"How is that different in any way from what Daesh, Iranian forces or the Assad regime is doing? And if they are dealing with a Kurdish leader in such a manner, you can imagine very well the way they deal with others," he added.

The PYD kidnapped Biro in August last year near Syria's border with Turkey. Biro was later released after being held for six hours at a PYD camp on the Turkish-Syrian border.

Reports had said that Biro and a member of the Kurdistan Democratic Party of Syria (PDKS), Suleyman Oso, were kidnapped by the PYD in Syria's Al-Hasakah Governorate after a conference they were attending.

The PYD has kidnapped Kurdish politicians and figures who criticized them for a number of reasons, in addition to collecting ransom from businesses. The ENKS is a coalition of 12 Syrian Kurdish parties and known to oppose the PYD after the group became more dominant in northern Syria. The PDKS in the Syrian branch of Iraq's Kurdistan Regional Government's (KRG) ruling party, led by Masoud Barzani.

Meanwhile, the Syrian refugee, Abbut, also said the locals do not see a difference between the PYD and the PKK terror organization, likewise Ankara considers the PYD a terror group.

"They are no different from the PKK terrorist organization. We don't want terror organizations on our soil. No matter what the cost, we will not surrender it to terror organizations," he said.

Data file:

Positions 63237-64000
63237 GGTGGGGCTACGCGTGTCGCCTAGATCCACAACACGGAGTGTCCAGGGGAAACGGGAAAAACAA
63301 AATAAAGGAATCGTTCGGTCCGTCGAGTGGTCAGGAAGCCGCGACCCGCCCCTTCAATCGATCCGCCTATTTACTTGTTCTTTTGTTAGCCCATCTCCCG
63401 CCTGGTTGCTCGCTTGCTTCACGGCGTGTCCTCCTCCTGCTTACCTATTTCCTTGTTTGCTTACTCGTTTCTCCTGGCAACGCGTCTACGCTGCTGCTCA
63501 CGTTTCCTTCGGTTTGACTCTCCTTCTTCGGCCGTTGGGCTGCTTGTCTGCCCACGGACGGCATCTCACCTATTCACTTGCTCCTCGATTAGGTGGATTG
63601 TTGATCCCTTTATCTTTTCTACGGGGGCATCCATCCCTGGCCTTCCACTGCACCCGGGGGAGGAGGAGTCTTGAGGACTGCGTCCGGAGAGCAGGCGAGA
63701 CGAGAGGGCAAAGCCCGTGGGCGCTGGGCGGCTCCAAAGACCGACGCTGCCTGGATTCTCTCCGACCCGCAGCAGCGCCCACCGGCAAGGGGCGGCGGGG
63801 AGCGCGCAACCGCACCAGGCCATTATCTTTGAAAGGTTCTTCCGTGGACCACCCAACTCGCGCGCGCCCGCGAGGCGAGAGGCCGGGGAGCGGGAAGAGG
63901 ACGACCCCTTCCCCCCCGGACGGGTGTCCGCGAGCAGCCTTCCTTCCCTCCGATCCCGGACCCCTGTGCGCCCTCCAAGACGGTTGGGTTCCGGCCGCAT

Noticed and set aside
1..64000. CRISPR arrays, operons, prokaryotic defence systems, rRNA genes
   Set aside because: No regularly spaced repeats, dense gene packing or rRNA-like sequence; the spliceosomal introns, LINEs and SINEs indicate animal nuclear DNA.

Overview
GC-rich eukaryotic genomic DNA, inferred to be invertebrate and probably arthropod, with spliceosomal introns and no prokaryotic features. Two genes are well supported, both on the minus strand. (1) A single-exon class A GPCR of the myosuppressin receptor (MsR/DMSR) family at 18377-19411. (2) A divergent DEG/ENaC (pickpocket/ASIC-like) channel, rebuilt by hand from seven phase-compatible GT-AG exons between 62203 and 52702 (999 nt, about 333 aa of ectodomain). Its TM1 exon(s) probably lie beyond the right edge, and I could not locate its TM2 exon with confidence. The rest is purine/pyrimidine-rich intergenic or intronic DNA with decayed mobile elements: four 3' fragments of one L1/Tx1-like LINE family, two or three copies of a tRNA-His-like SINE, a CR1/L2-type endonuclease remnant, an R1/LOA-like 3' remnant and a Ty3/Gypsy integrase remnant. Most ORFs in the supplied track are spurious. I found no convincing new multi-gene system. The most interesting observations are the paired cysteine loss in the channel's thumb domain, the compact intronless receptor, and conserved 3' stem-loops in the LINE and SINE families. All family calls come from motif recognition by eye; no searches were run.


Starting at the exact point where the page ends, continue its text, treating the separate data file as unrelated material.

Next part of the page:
Kyle W. Orton, a Middle East analyst with the Henry Jackson Society, said in a recent article titled, "PKK and Propaganda," that the SDF is a guise to legitimize the U.S.'s support to the PKK.

"The SDF is a front-group for the PKK, mostly designed to assist the United States in circumventing her terrorism laws since the PKK is blacklisted; the PKK is also registered as a terrorist organization by Turkey, the European Union, and NATO. The SDF has some Arab units attached to it, but this multi-ethnic composition is not allowed to threaten the PKK's political monopoly within the SDF," Orton said.

"The removal of civilians from combat areas is a laudable military practice; the evidence is, however, that the PYD is not allowing inhabitants to return afterwards and this does seem to be strongly ethnically biased, with Arabs and Turkmen excluded," Orton told Daily Sabah in a separate inquiry.

The PYD's oppression against rival political voices, including burning down their offices, arresting or kidnapping members, has been voiced as a concern by northern Syrian Kurds. The Kurdish National Council in Syria (KNC) has been a critical voice against the arrests and abductions carried out by the PYD, including a claim that the PYD is working with the Assad regime.

"The more important restructuring by the PYD is political, with military and civilian councils being formed in PYD-held areas that are often ethnically diverse but wholly under the political control of the PYD. Complaints from Kurdish opposition groups about the PYD's behavior are getting more frequent and understandably so. The PYD has now passed a law that essentially makes Rojava formally a one-party state, and the PYD's repression of all other Kurdish groups in Syria is very severe. The offices of the Kurdish opposition are regularly attacked, and Kurdish dissidents are beaten up, arrested, expelled, and in extreme cases killed by the PYD's security apparatus," Orton added.